* Graphic: Sterling and gilt yields bit.ly/2dgAXn1
* Graphic: World FX rates in 2017 tmsnrt.rs/2egbfVh
* Graphic: Trade-weighted sterling since Brexit vote tmsnrt.rs/2hwV9Hv
(Updates story, adds comment)
By Ritvik Carvalho
LONDON, April 13 Sterling hit a six-week high
against the euro on Thursday as jitters ahead of the first round
of the French presidential election and a week of upbeat data in
the UK gave the British currency some respite from Brexit
The euro lost ground versus sterling this week over the rise
of Jean-Luc Melenchon, a far-left candidate in the French
presidential race, while steady inflation readings and
forecast-beating wage growth numbers gave the pound a lift.
Sterling was up 0.2 percent at 84.87 pence per euro, earlier
touching 84.76 pence, its highest level since Feb. 27.
"Obviously the French political risk concerns are quite
large," said Alvin Tan, currency strategist with Societe
"If we continue to see Melenchon improving his position in
the polls into the first round, it will weaken the euro and that
will weaken euro/sterling."
Centrist Emmanuel Macron and far-right leader Marine Le Pen
are still frontrunners in the French race, but Melenchon, who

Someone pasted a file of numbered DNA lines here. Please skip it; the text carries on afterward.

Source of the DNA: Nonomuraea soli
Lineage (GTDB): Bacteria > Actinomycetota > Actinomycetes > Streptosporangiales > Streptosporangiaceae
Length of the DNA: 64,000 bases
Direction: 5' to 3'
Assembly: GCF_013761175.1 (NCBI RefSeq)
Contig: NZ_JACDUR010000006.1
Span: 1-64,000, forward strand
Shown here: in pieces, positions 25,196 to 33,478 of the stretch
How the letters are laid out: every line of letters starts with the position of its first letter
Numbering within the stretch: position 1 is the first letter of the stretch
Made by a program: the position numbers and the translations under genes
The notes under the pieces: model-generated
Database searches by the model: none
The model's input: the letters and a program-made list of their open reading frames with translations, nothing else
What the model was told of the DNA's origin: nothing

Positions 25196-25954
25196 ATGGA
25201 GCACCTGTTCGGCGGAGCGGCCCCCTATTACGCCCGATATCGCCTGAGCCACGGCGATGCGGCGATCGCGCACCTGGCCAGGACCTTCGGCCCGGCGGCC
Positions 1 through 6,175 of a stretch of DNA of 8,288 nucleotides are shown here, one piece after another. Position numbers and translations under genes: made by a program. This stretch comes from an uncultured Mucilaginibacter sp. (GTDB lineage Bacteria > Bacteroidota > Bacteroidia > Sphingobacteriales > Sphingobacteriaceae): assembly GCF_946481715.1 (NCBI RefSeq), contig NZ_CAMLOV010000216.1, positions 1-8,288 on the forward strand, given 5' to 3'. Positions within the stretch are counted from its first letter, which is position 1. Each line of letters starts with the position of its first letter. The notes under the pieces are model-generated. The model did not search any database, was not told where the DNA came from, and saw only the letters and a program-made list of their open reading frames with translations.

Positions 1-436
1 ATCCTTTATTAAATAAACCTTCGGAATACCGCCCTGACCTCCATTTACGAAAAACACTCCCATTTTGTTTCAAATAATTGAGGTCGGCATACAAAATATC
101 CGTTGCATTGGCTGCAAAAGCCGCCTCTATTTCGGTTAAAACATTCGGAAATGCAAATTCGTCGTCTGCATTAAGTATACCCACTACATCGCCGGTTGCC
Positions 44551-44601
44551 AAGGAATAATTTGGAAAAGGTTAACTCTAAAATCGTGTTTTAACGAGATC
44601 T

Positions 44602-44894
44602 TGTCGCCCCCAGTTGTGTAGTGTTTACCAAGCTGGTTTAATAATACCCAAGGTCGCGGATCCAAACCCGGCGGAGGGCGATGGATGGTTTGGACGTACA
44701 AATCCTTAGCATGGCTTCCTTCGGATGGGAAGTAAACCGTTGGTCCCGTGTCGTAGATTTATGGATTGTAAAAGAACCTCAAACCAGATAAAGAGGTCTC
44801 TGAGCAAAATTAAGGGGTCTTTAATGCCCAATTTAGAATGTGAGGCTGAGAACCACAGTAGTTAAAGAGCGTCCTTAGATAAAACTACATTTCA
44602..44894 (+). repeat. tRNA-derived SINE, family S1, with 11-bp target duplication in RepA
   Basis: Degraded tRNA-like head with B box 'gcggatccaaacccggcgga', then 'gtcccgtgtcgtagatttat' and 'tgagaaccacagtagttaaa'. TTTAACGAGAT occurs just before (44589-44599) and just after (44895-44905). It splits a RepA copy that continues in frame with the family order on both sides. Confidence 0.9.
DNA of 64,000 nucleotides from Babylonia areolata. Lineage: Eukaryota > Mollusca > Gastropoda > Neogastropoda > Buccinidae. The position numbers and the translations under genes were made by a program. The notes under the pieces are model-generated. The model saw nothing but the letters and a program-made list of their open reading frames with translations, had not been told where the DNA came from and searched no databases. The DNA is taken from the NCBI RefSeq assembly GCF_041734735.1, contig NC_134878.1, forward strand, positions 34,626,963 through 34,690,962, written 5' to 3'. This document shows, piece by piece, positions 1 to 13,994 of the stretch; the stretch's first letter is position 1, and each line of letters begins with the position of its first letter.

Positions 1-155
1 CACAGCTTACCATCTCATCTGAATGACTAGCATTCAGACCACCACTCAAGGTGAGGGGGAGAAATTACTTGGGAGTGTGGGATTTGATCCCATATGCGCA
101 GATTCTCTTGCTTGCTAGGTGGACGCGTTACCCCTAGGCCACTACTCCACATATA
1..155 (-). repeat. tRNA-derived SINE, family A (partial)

for most of the campaign has been dismissed as a distant
no-hoper, has surged into the top four and lies just a few
percentage points behind the leaders. A four-way contest in the
election could heighten uncertainty over its result for
investors who have grown wary of polls.
Set for a fourth successive daily gain versus the dollar in
early London trade, the pound lost momentum as the greenback
recovered from a dip following U.S. President Donald Trump's
comments on its strength.
It last traded at $1.2522, down 0.2 percent on the
day, but still up 1 percent for the week.
The pound's fall of nearly 20 percent since last year's
Brexit vote has benefited exporters, but driven up domestic
inflation, thus squeezing consumers' spending power - a concern
for investors who saw robust consumption as a factor propping up
Britain's economy after the EU referendum.
Consumer prices in Britain increased in March by 2.3 percent
compared with a year earlier - above the Bank of England's
target - while earnings including bonuses rose by an annual 2.3
percent in the three months to February.
British manufacturers reported the fastest export growth in
more than two years in early 2017 and the services sector also
recovered to rack up its strongest sales growth since last
June's Brexit vote, a business survey showed on Thursday.
"A weak sterling over the past few months will continue to
fuel inflationary pressure ... So high inflation at a time when
wage growth is stagnant doesn't bode well for UK consumers over
the long-term horizon," said Piotr Matys, currency strategist
(Reporting by Ritvik Carvalho; Editing by Alison Williams)